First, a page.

I get sick about once a month, with a recovery period lasting a week or more. For the longest time, I’d put the blame on my “shit body” and “shit immune system”. That’s just how it is, I’d reason to myself.
Proof of abnormality: legs, about as stable as a three-legged desk; a mild limp; a back brace I refuse to wear, gathering dust as an artifact in a medical school. Red welts; crumbling skin; topical and oral medications in a large Tupperware; soap that could only ever be unscented. Faded scars on the right wrist.
I’ve already written about it, but a tl;dr of psoriasis vulgaris makes it sound as bad as it looks. It involves a faulty, overreacting immune system that marks my skin at places where false T-cell signals are sent. My lumbar levoscoliosis with leg length discrepancy affects my posture and gait–a highfalutin excuse for clumsiness.
Being in an all girls-school did nothing to quell my insecurities: before and after PE was always a kerfuffle of rising skirts and undone blouses, no big deal for prepubescent little girls. Come middle school, though–the era of training bras and discreetly asking for extra napkins–I became painfully aware of how I lacked a certain smoothness, a grace that should have been heralded by the onset of womanhood. Everyone was blossoming, while I awkwardly stumbled through. In high school, I listened to songs that told me that my body was a wonderland and a weapon–or at least it was supposed to be one. My body consistently disappointed me because I was stuck on the mentality that it existed just for the viewing pleasure of others. I paid so much attention to what others were thinking about me, yet did so little to actually take care of myself.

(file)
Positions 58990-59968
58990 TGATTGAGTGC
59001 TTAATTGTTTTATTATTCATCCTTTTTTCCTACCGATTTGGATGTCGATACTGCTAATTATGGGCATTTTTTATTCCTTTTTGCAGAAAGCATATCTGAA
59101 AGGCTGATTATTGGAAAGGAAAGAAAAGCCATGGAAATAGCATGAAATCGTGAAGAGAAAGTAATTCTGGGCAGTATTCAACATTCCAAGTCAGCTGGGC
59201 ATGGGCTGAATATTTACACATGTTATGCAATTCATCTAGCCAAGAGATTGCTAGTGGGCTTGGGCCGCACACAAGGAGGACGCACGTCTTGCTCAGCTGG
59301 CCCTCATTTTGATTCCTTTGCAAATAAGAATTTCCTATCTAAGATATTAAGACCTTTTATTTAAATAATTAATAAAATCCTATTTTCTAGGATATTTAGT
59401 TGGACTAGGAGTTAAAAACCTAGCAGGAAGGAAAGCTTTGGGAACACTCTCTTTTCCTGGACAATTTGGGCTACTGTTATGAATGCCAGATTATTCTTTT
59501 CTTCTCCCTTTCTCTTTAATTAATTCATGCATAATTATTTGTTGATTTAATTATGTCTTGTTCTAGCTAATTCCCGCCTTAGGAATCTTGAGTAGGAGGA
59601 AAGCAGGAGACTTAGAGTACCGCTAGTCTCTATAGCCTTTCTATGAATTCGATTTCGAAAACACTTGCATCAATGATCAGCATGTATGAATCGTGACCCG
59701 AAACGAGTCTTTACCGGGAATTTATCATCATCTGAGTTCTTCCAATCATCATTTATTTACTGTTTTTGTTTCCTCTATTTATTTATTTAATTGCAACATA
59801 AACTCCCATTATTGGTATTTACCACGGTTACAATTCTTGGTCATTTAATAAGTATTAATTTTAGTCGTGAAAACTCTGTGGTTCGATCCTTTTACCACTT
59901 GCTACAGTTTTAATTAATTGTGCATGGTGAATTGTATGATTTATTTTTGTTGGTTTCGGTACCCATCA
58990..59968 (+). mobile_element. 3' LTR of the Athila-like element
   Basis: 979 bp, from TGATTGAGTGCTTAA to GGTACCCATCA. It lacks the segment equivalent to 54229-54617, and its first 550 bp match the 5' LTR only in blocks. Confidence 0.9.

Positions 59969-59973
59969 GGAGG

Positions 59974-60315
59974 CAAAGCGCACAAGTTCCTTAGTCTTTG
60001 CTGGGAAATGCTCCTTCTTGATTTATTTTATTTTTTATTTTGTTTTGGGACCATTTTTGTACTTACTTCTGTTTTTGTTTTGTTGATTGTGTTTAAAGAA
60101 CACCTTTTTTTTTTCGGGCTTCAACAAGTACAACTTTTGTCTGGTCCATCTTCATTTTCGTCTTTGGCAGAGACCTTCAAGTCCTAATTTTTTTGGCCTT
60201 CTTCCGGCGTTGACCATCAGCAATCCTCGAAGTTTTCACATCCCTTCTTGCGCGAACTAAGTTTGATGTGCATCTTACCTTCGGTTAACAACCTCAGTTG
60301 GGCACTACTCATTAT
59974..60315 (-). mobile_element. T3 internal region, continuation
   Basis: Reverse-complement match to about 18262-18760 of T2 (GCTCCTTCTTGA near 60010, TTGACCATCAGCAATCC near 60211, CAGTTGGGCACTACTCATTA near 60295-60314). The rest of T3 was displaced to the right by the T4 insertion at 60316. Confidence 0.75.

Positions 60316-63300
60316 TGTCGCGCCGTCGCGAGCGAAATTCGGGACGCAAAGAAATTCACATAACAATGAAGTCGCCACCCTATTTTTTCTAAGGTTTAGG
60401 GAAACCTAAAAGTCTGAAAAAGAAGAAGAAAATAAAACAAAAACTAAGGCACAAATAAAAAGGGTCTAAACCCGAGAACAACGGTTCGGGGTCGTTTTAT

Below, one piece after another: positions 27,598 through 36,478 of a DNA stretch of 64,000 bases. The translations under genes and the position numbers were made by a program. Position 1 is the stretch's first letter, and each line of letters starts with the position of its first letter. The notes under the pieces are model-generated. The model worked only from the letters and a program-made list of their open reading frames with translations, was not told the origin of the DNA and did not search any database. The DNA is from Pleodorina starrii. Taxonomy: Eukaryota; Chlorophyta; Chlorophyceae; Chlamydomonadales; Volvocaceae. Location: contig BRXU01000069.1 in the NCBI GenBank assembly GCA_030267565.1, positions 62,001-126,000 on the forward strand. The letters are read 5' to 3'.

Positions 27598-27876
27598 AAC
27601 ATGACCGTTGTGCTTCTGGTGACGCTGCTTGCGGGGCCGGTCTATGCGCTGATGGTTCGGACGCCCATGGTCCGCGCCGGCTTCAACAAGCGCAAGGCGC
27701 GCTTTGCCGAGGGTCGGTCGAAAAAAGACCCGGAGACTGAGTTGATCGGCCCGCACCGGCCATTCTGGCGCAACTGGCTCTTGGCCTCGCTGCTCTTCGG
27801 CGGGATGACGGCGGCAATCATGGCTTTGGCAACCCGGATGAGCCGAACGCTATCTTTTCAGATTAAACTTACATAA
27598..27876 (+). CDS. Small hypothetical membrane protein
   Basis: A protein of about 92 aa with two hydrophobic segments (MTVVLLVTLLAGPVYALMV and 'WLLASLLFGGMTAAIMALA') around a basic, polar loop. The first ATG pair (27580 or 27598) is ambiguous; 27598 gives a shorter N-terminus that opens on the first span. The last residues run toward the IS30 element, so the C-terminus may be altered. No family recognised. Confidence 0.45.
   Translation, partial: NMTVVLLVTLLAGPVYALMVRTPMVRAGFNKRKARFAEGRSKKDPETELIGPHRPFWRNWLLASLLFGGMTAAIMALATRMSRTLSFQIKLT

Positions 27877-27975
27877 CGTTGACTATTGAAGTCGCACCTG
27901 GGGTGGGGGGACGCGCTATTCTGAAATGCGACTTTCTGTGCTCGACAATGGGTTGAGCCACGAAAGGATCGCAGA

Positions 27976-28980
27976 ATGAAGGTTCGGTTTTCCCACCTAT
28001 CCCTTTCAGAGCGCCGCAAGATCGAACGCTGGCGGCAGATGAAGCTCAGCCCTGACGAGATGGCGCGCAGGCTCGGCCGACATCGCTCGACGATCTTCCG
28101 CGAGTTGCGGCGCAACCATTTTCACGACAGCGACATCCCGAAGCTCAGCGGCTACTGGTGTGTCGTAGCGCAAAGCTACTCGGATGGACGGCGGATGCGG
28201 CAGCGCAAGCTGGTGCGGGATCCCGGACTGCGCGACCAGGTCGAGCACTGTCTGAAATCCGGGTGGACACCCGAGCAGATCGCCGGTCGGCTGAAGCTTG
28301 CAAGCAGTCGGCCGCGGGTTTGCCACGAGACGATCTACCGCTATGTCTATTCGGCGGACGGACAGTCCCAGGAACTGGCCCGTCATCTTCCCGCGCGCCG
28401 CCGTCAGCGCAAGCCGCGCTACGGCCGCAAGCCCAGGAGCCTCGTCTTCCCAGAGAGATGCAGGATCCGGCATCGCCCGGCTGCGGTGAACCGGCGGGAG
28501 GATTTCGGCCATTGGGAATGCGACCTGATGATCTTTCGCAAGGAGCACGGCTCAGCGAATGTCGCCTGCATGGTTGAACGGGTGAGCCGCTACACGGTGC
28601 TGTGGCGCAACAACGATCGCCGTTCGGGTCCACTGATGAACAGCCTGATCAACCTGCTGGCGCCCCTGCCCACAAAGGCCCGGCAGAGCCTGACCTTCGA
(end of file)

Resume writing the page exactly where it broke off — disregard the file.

I’ve spent more than half my life abusing my already-malfunctioning body: I self-harmed, self-starved, binged, scratched lesions, pushed bruises, pulled all-nighters. I was remorseless as I operated on the inane logic that my body hated me, and so it didn’t matter that I treated it badly, too.
The fact of the matter is that I haven’t been completely honest with myself. Accepting that “that’s just how it is” was a denial of crimes against myself–an odd form of Stockholm syndrome, where I was both the abuser and the prisoner.
It’d be apropos to make the last couple paragraphs of this post about the things I’ve learned, but I’m honestly still in the process of breaking the mindset. Being uncomfortable in your own skin is the worst, and it really doesn’t help if the only reason you try to get better is to please others.
It brought me down all the time to always fall short of others’ expectations, else the conventional notion of female attractiveness, whatever the hell that is now. I will always have flare-ups in times of stress and cold seasons; a slight limp; scars on my right wrist; zebra-stripe stretch marks on my upper thighs. Those who actually care about me would much rather I stay healthy, than compromise my immune system with meds that are harmful in the long-run (I’m looking at you, methotrexate).
Conversely, those who do mind what they see on the surface are superficial and rather rude to point out flaws that are not immediately fixable. I’m still in remission for certain personal issues, so a lot of mundane comments (e.g. “Your skin thing’s flaring up”, “You should lose some weight”) still feel like personal attacks.
It takes so, so much effort to change a mindset ingrained in you for years–but it’s not impossible, as I’ve found it’s a gradual shift to the right direction. I’m sick of spending so much time and energy hating myself, yet trying to maintain functional relationships. The tired platitude of “loving yourself first before you can love others” doesn’t necessarily follow; I’ve found that my family, friends and significant other help remind me why I need to be good to myself, in case I forget.
I used to dismiss frequent sicknesses, autoimmune flareups, and constant aches as completely random. I admit I haven’t been very good to myself for the longest time–there has been incriminating evidence of it written all over my skin, after all. Perhaps my body’s been onto something all these years.